Sunday, 28 December 2008

Travels with Muriel VI: meeting my cousins

Just when I was congratulating myself on having spent quite a bit of time drawing sober breath - days, in fact - my cousins came to visit. Robert and Steven are my auntie Janet and uncle Brian's sons. Robert and his wife Gill live in the Channel Islands; Steven is a barber, among oher things.

They are in their 40s, like me, and clearly aren't afraid of a party. We had a second Christmas dinner last night, catered with apparently effortless style by Janet and Brian, and we managed to stay up until some appalling time (it could have been 3am but I'm hoping it wasn't) drinking and playing word games. They forced me to guess the name of a magician I didn't know (my attempts - Houdini and Merlin - were greeted with veritable hoots of derision; the right answer was Tommy Cooper and I'm still not entirely convinced they didn't just make that up; my uncle Brian certainly made up some words in order not to be bombed out of another game ('ungulous'?); and I discovered that Robert has an encyclopaedic knowledge of movies going back to well before he was born. Who woulda knew?

So I don't have much to say this morning of a travel nature - all I have to report is that I have a pretty hefty hangover (although I have to add, better than usual because I am successfully pretending to be a non-smoker during this trip and haven't had a fag for over a week and strangely enough haven't wanted one - even though Steven smokes and I thought that might tempt me).

This seems as good a spot as any to mention that the British - who have, during their time, produced some truly intrepid explorers, at least one alarmingly brazen woman warrior (aside from Maggie Thatcher), and Richard Branson - are completely obsessed with safety, or at least the notion of it. I have heard the irritating injunction 'Safety first' from practically everyone I've come across on this island, from the minister who conducted the Christmas Eve service in Hitchin (and who seemed genuinely concerned about the possibility that the candles lit by his congregration to represent Jesus as the Light of the World might simply fly out of control and burn the church to the ground) to the driver of the coach that brought me here ('I will be getting you all to your destination as quickly, but MUCH MORE IMPORTANTLY, as safely as possible' - comforting, I suppose, for a South African, who is accustomed to bus drivers who regularly and cavalierly steer their vehicles over cliffs).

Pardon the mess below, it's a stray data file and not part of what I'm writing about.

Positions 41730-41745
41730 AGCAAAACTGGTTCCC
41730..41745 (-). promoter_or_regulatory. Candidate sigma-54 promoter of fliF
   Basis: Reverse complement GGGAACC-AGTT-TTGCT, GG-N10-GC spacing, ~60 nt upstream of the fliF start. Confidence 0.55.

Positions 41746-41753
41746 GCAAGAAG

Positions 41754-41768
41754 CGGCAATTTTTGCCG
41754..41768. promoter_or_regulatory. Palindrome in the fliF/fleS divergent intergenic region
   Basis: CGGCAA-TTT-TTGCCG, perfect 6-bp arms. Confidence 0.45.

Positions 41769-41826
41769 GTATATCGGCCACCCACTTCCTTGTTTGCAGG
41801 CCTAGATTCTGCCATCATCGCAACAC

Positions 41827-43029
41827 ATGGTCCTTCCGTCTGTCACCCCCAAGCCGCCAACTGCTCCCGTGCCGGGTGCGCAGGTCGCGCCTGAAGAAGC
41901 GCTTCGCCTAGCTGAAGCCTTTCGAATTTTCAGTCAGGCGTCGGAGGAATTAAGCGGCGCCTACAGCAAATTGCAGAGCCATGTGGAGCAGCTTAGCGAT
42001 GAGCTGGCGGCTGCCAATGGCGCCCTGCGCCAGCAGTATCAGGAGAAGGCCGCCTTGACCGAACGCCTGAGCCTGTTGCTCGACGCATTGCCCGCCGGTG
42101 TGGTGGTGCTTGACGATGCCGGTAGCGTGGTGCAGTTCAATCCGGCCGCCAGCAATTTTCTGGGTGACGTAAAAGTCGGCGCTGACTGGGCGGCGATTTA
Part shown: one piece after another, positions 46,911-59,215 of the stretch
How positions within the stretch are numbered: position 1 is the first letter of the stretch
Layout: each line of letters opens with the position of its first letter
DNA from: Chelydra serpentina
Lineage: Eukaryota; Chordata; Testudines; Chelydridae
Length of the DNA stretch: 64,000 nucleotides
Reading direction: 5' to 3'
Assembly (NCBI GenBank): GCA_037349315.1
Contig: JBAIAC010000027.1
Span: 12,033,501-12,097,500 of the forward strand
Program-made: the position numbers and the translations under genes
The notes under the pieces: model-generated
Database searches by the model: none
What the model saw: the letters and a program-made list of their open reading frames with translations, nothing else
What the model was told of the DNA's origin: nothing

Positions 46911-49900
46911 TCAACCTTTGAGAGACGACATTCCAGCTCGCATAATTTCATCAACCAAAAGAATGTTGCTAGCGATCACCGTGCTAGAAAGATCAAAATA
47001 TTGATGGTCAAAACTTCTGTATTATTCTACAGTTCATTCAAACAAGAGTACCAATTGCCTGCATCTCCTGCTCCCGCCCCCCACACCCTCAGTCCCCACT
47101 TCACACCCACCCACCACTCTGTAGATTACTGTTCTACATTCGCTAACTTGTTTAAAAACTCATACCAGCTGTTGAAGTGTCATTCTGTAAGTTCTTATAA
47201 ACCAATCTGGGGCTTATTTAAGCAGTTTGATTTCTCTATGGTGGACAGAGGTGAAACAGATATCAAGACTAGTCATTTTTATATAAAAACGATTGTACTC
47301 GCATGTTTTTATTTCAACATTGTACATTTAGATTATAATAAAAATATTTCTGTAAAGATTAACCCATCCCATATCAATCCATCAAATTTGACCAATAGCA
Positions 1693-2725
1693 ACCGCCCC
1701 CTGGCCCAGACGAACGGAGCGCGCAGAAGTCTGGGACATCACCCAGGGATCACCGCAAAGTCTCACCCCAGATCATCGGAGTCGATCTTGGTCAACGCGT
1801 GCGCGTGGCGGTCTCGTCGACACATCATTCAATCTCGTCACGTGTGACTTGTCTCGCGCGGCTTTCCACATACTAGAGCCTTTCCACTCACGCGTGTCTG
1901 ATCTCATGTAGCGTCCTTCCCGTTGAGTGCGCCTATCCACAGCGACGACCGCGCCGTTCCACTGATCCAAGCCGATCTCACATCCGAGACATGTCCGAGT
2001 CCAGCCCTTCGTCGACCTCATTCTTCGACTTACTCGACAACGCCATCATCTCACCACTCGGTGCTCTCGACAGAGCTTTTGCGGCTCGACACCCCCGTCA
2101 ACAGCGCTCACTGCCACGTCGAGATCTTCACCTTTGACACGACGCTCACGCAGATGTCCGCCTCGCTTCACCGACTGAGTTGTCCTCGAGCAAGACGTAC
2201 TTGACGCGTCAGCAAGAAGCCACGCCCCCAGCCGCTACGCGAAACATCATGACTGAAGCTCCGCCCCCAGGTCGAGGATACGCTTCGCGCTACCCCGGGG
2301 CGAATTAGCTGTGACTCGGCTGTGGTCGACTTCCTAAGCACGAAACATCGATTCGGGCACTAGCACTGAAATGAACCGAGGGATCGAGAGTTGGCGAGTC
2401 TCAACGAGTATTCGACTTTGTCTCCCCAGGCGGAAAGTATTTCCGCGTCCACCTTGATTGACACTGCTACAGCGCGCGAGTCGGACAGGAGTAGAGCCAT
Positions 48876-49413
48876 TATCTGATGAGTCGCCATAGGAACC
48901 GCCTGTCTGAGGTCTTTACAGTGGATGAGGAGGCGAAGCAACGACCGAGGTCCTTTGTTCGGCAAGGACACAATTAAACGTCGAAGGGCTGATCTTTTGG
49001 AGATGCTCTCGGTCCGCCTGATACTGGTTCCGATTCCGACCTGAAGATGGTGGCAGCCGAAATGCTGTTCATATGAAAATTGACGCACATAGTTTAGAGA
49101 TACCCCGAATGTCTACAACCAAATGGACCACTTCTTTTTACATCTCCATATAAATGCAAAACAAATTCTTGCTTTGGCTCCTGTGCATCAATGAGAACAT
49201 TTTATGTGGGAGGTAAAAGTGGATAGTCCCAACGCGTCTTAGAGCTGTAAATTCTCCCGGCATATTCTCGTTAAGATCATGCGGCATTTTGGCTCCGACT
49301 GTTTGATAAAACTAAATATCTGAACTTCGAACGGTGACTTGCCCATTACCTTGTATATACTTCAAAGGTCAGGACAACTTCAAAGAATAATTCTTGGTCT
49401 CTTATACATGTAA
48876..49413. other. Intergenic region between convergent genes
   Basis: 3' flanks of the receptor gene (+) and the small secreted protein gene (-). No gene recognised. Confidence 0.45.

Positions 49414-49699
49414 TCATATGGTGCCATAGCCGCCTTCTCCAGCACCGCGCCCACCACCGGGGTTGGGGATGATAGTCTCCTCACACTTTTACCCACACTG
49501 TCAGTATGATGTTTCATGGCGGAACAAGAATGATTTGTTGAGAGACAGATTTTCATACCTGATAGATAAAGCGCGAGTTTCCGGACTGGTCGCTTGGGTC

Perhaps the most amusing 'safety' issue I've yet seen was the label on Michele's kids' trampoline in Hitchin (which, I might add, isn't just a bouncy thing like we're used to back home, but comes complete with a safety net that brackets the entire piece of equipment, making it look like a huge and somewhat intimidating spider's web) which illustrates a stick man bouncing off the trampoline and onto his head - with a big red line through it. In other words, the label instructs users of the trampoline NOT to bounce off it and onto their heads.

Takes the fun out of it a bit, I think.

An example: This building, in Scotland, wasn't 'dangerous' by any stretch of the imagination. It was an old stable on an estate that had been bequeathed by some generous past landowner to The People. The most dangerous thing about it was that you might read the 'Keep Out' sign and laugh so hard you'd give yourself a hernia.

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